My Akeida

I would have failed the Akeida, no question about it.  I’m not even sure I would have made it up the mountain to begin with, with my child trusting me, following me.  I certainly couldn’t have bound him and then lifted a knife, ready to sacrifice him.  When the command came to take my child’s life, I would have ran it through all the reasoning in my mind and found some way not to believe that G-d had sent such a command.  I would have found some way not to obey, some morality that made it ok to refuse.

I know this because I failed my own personal Akeida.

A few years ago, we reached a point in the conversion journey where I was asked to make a sacrifice that really isn’t that uncommon among Orthodox Jews living away from bigger communities.  Actually, when I’m honest about it, I wasn’t even asked to make the sacrifice, just to be willing to consider it as a theoretical possibility in the future…and even that was enough to send me running.  The sacrifice was the possibility of having to send my children away to boarding school at some point, if it was deemed necessary for their own well-being and spiritual growth and religious education.  This is something that many parents have had to do and I’ve known parents who found the strength to do it.  Even the Rabbi asking us to consider this had done it himself, so it was not that I was being asked something completely unreasonable or exceptional.

And yet…I wrestled with this.

My children have been a constant in a life that’s been full of change and we’ve been through a lot together.  The mere idea of sending them away from me…was heart rending.  I knew I couldn’t honestly say that I would.  I couldn’t promise that if it came down to it, that I’d be able to find that strength.  I couldn’t picture it.  It felt like handing over my responsibility as a parent to strangers.  It felt like a huge mistake in the making.  I felt I had two choices…

1.  Lie.  This was the easy way out that a lot of people might have considered.  After all, at this point, it was only a theoretical.  I might never be asked to actually do it, so why jeopardize our conversion over something that might never happen?
2.  Admit my weakness…and give up.

I couldn’t lie.  I had a feeling that was the sort of bluff that not only wasn’t morally right to do, but also would eventually be called.  G-d knew I didn’t have a decent poker hand and I’ve never had a good poker face.  It was a gamble I simply wasn’t willing to take.  We tried to talk the issue out with the Rabbi at the time, but whether through communication issues or because this was a test for us…calls went unreturned and we slipped quietly away from our conversion process, defeated.

I failed my Akeida LONG before I was even commanded to go to the mountain.

For whatever reason, it never occurred to my husband and I that there were other ways to fulfill this requirement.  I have no idea why it never popped into our heads that another option might be…we ALL move when/if the time came that the kids needed more education than could be found where we were.  We both have jobs that either allow us to work remotely or are pretty easy to move elsewhere.  Why hadn’t this seemed a viable option before?  For whatever reason, this astoundingly simple solution didn’t come to either of us until years after we’d left our conversion process.  Maybe fear had clouded our judgment or maybe we just weren’t ready and G-d felt we needed to wander more?  It’s hard to say, but at the time, the only options seemed to send the kids off, as young as 10 years old, or give up.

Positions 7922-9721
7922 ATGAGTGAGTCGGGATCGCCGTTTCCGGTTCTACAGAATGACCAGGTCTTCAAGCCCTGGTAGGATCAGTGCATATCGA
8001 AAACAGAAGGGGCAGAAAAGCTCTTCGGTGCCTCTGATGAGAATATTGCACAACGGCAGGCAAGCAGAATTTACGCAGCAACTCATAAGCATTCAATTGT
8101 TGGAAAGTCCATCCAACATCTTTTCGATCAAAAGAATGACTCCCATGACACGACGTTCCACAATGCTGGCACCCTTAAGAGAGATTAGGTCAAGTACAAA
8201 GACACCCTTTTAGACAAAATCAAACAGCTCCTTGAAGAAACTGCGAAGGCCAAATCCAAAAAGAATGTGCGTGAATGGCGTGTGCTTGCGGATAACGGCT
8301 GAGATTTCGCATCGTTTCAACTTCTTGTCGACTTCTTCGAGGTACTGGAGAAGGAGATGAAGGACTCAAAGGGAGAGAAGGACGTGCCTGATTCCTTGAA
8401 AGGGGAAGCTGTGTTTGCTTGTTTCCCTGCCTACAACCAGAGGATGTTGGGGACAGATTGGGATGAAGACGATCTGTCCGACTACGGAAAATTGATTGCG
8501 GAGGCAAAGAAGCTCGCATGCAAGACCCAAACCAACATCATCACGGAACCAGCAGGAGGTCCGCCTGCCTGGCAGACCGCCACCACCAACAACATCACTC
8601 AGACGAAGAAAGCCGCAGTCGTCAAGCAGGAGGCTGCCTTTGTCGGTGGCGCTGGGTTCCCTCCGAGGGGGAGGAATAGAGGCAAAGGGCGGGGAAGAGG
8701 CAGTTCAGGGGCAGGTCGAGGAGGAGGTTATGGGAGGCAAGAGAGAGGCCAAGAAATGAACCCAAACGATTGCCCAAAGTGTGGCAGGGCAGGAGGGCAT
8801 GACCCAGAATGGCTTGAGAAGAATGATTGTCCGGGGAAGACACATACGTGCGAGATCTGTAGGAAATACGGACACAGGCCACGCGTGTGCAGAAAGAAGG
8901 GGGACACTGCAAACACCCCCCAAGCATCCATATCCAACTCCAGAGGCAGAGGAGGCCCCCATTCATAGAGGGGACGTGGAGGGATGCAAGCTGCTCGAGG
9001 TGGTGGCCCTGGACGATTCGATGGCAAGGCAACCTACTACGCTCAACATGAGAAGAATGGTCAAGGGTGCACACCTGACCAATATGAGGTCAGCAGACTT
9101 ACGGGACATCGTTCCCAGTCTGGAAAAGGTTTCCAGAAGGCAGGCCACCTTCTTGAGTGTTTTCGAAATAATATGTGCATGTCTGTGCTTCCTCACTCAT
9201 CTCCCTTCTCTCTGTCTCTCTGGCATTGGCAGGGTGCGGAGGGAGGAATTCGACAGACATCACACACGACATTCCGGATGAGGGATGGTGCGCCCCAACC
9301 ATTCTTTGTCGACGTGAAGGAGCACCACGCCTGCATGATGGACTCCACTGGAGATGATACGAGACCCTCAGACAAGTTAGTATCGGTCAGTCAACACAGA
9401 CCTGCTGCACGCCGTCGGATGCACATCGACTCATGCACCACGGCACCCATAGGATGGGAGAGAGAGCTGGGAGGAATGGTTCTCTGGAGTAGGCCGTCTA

Now, I’m facing that failure, the fact that when I faced my own Akeida…I faltered.

I’m also becoming aware that as much as I might like to wrap it up in a way that makes me sound like a good mother, sacrificing her own wants and even needs for the sake of her children, my failure was more a selfish one.  What if sending the kids off had actually been in their best interest?  The Rabbi had even said that it would only happen if he felt the kids were being harmed by not being in a full time school.  It wouldn’t have been done unless he felt there was great need.  The harsh truth is that…I’m the one who wasn’t ready to even think about letting go of them…even if it was what was best for them.  It was my own selfish desire to hold on to them longer.  My children had nearly become idols and I was willing to sacrifice my Judaism to them.  I was afraid to be without them, afraid of what boarding school might be like, afraid my kids would come back and not be…mine anymore.  I was golum from Lord of the Rings, jealously guarding them, my preciousssses, but was it really from love or just my own selfish need for love?

Wow…that really is a lot to take in.

And so, now that I’m back on the path, it’s time to face my failure and admit…I was wrong.  It’s time to see if I can make amends…if I’ll even be allowed to try.  It’s time, as my grandmother would have said, “to eat some humble pie.”  I thought I knew better than the Rabbis and, at least in this case, I was very wrong.

Am I ready to trust or, when faced with my next test, my next Akeida, will I falter again?


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